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    LCF Member Spotlight: SporTran's Electric and CNG Bus Fleet

    SporTran’s mission is to provide safe, reliable, and sustainable transportation for Shreveport and Bossier, Louisiana.

    Fleet Name: SporTran

    Vehicles: 5 Proterra Electric Buses and 36 Compressed Natural Gas (CNG) Buses

    Domicile Site: Shreveport, Louisiana

    Fleet Purpose: Fixed route paratransit service

    Alternative Fuel or Technology: Electric and CNG

    When Started: SporTran has been operating a transit service since the 1870s and began switching to alternative fuel vehicles in 2010, replacing their last diesel bus in 2017 with the purchase of 5 Proterra buses.

    Leadership: SporTran’s President and CEO, Dinero Washington, has been an incredible leader with SporTran but also as President of Louisiana’s Public Transportation Association.

    Vision: SporTran’s mission is to provide safe, reliable, and sustainable transportation for Shreveport and Bossier, Louisiana. An integral part of this mission is their switch to alternative fuels in their fleet, which has resulted in less vehicle downtime, fuel and maintenance cost saves, and cleaner air for the citizens that SporTran serves. SporTran was the first fleet in Louisiana to operate a 100% alternative fuel fleet, and the first transportation fleet in the state to operate electric buses. The purchase of their 5 Proterra buses is projected to save the fleet $2.2 million in fuel and maintenance costs over their 12-year lifetime, and SporTran expects to purchase more Proterra buses as they replace older vehicles. In 2017 alone, SporTran’s dedication to alternative fuel vehicles has offset the production of over 500,000 gasoline-gallon equivalents of petroleum and over 1,500 tons of greenhouse gas emissions.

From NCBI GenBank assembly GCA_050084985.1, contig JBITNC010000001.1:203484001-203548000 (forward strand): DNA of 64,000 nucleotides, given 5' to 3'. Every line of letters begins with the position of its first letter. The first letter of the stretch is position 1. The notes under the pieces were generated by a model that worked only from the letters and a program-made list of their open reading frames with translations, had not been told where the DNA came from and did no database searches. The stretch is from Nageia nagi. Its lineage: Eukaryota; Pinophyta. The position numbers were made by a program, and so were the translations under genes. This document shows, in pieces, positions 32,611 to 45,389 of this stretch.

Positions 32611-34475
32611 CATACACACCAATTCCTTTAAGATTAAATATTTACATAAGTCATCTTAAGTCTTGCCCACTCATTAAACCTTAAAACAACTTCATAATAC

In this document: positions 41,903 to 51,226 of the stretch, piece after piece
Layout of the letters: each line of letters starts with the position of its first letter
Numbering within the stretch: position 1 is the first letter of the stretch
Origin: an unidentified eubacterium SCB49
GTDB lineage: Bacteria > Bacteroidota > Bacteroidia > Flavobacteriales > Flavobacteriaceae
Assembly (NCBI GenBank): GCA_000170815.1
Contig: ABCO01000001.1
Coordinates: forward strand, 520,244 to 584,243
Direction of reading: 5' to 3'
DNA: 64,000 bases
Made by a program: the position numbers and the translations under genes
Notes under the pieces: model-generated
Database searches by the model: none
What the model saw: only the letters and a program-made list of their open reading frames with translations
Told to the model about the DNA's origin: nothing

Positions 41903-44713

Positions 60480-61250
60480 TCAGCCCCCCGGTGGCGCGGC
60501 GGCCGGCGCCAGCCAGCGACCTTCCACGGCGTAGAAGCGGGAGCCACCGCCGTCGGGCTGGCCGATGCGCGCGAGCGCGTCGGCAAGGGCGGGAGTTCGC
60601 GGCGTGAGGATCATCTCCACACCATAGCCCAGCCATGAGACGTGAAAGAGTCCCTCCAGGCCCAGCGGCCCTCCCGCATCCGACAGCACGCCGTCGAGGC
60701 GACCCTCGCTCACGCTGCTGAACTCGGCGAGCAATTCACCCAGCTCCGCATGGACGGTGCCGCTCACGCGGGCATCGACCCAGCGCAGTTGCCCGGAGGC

Left to right: Dinero Washington, President and CEO of SporTran; Ann Vail, Executive Director of Louisiana Clean Fuels; Dale Hill, Founder of Proterra

    Louisiana’s Governor John Bel Edwards talking at the 2017 ribbon cutting for SporTran’s five new Proterra buses.

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    FOTW #1064: Median All-Electric Vehicle Range Grew from 73 Miles in Model Year 2011 to 125 Miles in Model Year 2018

    In model year 2011, the full-charge range of all-electric vehicles (AEV) spanned from 63 to 94 miles. By model year 2018, the available ranges expanded, from a minimum of 58 miles to a maximum of 335 miles, giving a median increase of 52 miles.

    In model year 2011, there were just three different models of all-electric vehicles (AEV) available and their ranges on a full charge (according to the Environmental Protection Agency) spanned from 63 to 94 miles. By model year 2018, the number of AEV models increased to 14 and the available ranges expanded as well, from a minimum of 58 miles for the Smart Fortwo Electric Drive Coupe to a maximum of 335 miles for the Tesla Model S 100D. From 2011 to 2018, the median of the AEV ranges increased by 52 miles – from 73 to 125 miles.

    Note: Median is based on the models listed in the supporting data spreadsheet; some of these AEV models are available with different battery capacities/body styles, which have shorter ranges.

    Source: U. S. Department of Energy, FuelEconomy.Gov data, accessed December 4, 2018.

    View the supporting data for this Fact of the Week!

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    Louisiana Clean Fuels Launches DC Fast Charger Crowdsourcing Website

    Organization seeks input from potential site hosts and electric vehicle owners in the creation of a DC Fast Charger network along interstate corridors.